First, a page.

My mother-in-law had come to live in our rented house eight years ago. There was a misunderstanding from the beginning about how much the rent was going to be. We thought she would pay the asked amount; He thought he would get a deal. He paid the asking price at that time.
Fast forward eight years, and two kids later. She is still paying the principal amount quoted by us. He signed from month to month. We pay off the rest of the mortgage – $500 a month – plus anything maintenance-related (lawn, etc.) we want to sell the home for because of the boom.
She also put $60,000 into the house through upgrades—his choice, not ours. While this was happening we covered the house payment as well as put in our own money to fix the stuff. I specifically told him not to do one of the upgrades, and he did it anyway. How do we break into what we want to sell, and do we pay him the total amount he owed?
never rent to family
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You’ve said it yourself – it’s essentially a difficult situation when family and real estate transactions are mixed. It throws the standard landlord-tenant relationship for a loop. After all, most landlords don’t have to worry about inviting their tenants to Thanksgiving dinners and kids’ birthday parties for fear that their latest controversy may turn into that evening’s dinner-party conversation topic.
It seems that your spouse, you and your mother-in-law have managed to find some degree of compromise over the past eight years. From the very beginning, your mother-in-law was willing to pay more than expected in monthly rent. I’m going to imagine that the rent increase proposal was strictly verbatim, because I’m a bit at a loss as to why your mother-in-law didn’t eventually start paying more if she could manage $60,000 in upgrades to the home.
To answer, your first question: You need to tell him about your sales plan as soon as possible. Not only is it a common courtesy that any person should extend to a member of the family – but it can also be the law. In many states, landlords are required to provide month-to-month leasehold tenants with at least 30 days’ notice before selling the home. In some places, such as Seattle, 60 days’ notice is required.
Normally, a lease would take the property to the next owner, and a tenant would have a legal right to live in the home. This is because leases are for the property, not the owner of the property. The agreements may shift from month to month, but obviously this is a less long-term arrangement. This means that your mother-in-law may be asked to vacate the house very soon after the sale.
You should give him enough time to settle his affairs so that he can find another place to live when he needs to – to say nothing of the fact that there is no need to allow potential buyers to visit the home. Essentially you’ll need his approval if he hasn’t already walked out of that point.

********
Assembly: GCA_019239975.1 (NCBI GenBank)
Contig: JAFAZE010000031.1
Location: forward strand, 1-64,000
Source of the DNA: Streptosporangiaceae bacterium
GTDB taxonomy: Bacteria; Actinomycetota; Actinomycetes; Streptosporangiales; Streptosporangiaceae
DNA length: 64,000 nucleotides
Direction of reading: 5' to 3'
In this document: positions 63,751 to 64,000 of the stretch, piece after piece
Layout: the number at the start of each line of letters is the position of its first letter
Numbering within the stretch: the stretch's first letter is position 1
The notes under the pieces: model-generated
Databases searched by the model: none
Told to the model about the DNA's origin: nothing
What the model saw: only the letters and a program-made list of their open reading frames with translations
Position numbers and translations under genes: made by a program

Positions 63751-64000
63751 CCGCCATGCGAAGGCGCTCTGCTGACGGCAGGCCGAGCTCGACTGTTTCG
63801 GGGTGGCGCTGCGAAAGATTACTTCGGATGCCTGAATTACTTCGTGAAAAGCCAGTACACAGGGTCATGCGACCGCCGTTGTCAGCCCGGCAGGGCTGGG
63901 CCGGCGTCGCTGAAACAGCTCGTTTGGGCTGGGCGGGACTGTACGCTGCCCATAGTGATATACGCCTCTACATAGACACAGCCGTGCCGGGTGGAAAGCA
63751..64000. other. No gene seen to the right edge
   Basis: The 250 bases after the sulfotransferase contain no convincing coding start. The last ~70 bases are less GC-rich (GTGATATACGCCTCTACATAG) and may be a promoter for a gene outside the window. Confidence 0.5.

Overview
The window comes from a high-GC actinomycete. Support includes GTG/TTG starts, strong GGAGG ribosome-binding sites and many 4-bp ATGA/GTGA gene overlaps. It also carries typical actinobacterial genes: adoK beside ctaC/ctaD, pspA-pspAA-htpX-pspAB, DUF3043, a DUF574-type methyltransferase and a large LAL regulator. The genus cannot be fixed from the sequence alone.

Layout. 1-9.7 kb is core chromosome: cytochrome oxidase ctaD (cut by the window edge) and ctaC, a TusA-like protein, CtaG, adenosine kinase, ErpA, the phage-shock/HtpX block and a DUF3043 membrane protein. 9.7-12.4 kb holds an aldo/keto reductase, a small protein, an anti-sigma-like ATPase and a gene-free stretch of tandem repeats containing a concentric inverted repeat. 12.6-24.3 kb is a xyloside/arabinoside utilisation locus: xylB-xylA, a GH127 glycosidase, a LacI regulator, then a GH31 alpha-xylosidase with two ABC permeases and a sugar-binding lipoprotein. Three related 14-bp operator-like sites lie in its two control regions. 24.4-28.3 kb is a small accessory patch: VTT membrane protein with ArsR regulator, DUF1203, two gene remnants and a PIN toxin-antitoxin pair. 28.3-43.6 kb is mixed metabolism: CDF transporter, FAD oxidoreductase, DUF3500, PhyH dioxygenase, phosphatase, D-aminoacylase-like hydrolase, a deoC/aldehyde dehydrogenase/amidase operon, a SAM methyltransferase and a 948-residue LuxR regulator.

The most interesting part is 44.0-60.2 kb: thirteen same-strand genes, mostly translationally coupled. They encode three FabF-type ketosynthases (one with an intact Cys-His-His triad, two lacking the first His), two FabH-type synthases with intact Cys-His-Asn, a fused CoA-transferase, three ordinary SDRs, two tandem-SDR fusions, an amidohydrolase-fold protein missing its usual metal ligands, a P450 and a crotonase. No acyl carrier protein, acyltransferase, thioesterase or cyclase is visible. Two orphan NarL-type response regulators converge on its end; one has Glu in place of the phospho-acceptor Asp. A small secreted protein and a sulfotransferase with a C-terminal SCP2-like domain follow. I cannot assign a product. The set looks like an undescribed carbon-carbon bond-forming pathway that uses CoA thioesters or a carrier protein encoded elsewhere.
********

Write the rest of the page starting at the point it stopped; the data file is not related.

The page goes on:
,Many states require landlords to give notice to tenants at least 30 days before selling a rental property.,
All of this brings me to your next question: Whatever the circumstances lead to the upgrade she did, I think you and your spouse should plan to pay at least a portion, if any, of the full amount. He didn’t pay to improve the house. The changes it makes may not be to your taste, but a new backsplash in the kitchen or a closet that has been upgraded can appeal to potential buyers and improve the home’s selling price.
You are potentially in a position to benefit from those upgrades, and your mother-in-law is about to get into a rental market where rent costs are rising rapidly and affordable homes are hard to come by. That $60,000 – or any part thereof – will go a long way toward ensuring that he can find a comfortable new home for himself. In addition, she may have chosen to pay for these upgrades under the assumption that she will be in the house longer than him. Had she known you were planning to sell, she could have saved that money for the future. I would argue for all of those reasons, reimbursing him is the morally right thing to do.
You might want to consult with his accountant as well. Upgrades to rental properties are depreciable — and those tax benefits extend to tenants if they’re about to pay for improvements. Because the asset will be sold before the asset is fully depreciated, she may be able to deduct the balance.
With a typical tenant, I wouldn’t necessarily say you should extend such courtesy—though I’ve heard of landlords who deduct checks to previous tenants after selling rental properties as goodwill. A renter’s monthly payment does not necessarily govern an independent lifestyle for small-scale landlords, and instead often covers only the cost of a mortgage and maintenance. That is to say, many landlords would not survive without their tenants.
Keep in mind that there is a difference between a repair and an upgrade. If any of the costs he incurred are due to normal wear and tear – let’s say he repainted a dismantled wall – he should be expected to pay for that himself. And if any repairs are needed to get the home in a position to sell, you’ll want to discuss those costs with him or her.
I hope your conversation with your mother-in-law goes smoothly. If it doesn’t, keep in mind how much stress the housing turmoil can bring. I am sure that once she settles down somewhere comfortably, she will recognize that you all had her best interest at heart during the whole process.